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Forward planning and collaboration will drive zero emissions uptake
There are around 100 electric aircraft flying today, but collaboration is key to scaling up sustainable operations so that the entry of regional aircraft extends capability to affordable, longer range passenger transport.
ZeroAvia head of external affairs and marketing Dominic Weeks, Pipistrel director of sales and marketing Steve McKenna and Loganair head of sustainability strategy Andy Smith talk zero emissions with moderator Rachel Gardner-Poole of the Jet Zero Council at ACE'23.

What an interesting presentation at ACE'23 between major players from the green aviation scene. Coming from different sides of the developing industry, speakers ZeroAvia head of external affairs and marketing Dominic Weeks represented electric battery manufacture, Pipistrel director of sales and marketing Steve McKenna represented electric aircraft manufacture and Loganair head of sustainability strategy Andy Smith represented charter operators.

The first big point to note is that electric aircraft are already here; battery technology already exists for small electric aircraft. There are currently around 100 electric Pipistrel aircraft in the air today, small training aircraft that each offer approx one hour of charge. So the next step has to be to extend the size and range of zero emission aircraft, and for that the industry must consider the economics, forward planning and engineering.

Airfields, governments and authorities are urged to plan for, and support, the introduction of three phase power for charging larger aircraft. They should also consider the adoption of other sustainable energy sources to power regional aircraft, since these will be a much bigger draw on the power network. And infrastructure challenges relate not just to charging; for example the evolution of best air traffic control procedures should ensure aircraft are not held in the air longer than necessary. The onus must be on airports and the wider industry to plan now for what facilities will look like in a few year's time.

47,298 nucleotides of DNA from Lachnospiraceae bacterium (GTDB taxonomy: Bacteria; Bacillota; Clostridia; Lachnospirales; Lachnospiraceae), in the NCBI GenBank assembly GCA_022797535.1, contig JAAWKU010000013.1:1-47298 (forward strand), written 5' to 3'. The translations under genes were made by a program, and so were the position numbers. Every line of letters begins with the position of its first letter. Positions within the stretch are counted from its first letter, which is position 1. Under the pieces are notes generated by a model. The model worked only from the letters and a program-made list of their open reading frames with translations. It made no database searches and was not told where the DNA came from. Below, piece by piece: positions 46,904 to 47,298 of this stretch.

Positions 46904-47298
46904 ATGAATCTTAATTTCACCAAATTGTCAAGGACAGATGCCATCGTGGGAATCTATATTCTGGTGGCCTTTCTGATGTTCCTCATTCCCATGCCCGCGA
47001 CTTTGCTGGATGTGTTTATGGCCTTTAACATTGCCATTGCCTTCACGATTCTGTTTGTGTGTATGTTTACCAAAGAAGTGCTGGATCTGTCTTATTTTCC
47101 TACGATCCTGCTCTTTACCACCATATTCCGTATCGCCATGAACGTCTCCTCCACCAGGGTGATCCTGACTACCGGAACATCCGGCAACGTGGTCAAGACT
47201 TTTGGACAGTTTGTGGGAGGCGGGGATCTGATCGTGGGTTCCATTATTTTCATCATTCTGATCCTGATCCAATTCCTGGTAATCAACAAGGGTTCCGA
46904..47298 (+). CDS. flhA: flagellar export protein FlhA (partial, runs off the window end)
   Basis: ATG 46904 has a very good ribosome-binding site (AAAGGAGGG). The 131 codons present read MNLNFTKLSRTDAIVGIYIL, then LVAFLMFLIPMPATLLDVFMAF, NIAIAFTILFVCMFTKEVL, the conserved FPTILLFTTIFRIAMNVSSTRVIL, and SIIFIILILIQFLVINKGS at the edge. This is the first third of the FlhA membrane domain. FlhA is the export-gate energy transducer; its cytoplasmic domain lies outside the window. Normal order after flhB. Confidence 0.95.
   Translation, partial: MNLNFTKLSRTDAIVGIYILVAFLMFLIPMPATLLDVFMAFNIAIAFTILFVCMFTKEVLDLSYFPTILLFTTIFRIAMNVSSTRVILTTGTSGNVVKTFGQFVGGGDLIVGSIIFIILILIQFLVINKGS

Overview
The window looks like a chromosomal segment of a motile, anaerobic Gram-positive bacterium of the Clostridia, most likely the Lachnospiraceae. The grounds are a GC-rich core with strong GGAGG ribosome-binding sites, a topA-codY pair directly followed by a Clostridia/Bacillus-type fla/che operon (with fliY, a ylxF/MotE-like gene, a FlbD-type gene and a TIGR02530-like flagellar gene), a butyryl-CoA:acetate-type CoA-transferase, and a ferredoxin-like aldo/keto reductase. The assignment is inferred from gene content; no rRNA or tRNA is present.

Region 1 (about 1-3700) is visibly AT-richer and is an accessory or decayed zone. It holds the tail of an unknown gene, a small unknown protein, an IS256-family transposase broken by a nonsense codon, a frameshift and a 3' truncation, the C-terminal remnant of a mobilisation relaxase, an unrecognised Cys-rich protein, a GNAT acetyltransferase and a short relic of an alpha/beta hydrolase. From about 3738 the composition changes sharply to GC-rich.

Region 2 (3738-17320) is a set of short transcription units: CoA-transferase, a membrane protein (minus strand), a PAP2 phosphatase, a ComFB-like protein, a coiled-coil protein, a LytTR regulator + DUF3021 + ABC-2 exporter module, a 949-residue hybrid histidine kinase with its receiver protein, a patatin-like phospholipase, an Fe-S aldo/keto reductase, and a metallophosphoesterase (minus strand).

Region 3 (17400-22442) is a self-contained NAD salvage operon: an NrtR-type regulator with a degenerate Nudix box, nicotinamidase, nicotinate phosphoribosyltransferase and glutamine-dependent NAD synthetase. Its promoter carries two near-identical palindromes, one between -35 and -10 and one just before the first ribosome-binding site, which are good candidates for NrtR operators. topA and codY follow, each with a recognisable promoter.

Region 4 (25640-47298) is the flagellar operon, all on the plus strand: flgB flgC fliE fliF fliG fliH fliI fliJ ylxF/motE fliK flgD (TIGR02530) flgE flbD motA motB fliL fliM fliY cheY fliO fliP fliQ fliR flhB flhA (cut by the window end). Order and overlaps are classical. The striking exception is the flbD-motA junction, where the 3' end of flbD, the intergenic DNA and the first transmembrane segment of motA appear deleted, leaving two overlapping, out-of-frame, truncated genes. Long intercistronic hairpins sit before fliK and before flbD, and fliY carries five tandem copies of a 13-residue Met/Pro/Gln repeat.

Further down the line there is potential for hydrogen power to be combined with electric engines. This could be the best pathway for regional turboprops and is potentially the most economical solution, more cost effective in the longer term than SAF. The only emission is water vapour. ZeroAvia is looking at turboprop conversions initially, working on engines for nine-19 seat aircraft such as the Cessna Caravan, Dornier 228 and Twin Otter. A first prototype took its maiden flight in January 2023 and there have been 10 test flights to date; certification and entry into service is targeted for 2025. The company is already working on an engine design for a 40-80 seat aircraft; it is retrofitting a Dash 8-400 in Seattle for test flights. It believes it can rapidly scale to larger aircraft in next few years.

As the certification of passenger-carrying electric aircraft approaches, so it is important to bear in mind that passengers must travel at a reasonable price point. That requires a level of government and private investment to get the technology through certification and to mature it through the first five years in service. Consumer demand for sustainable flight is strong, but it must be affordable, and the industry needs support to develop the infrastructure and mature the technology.

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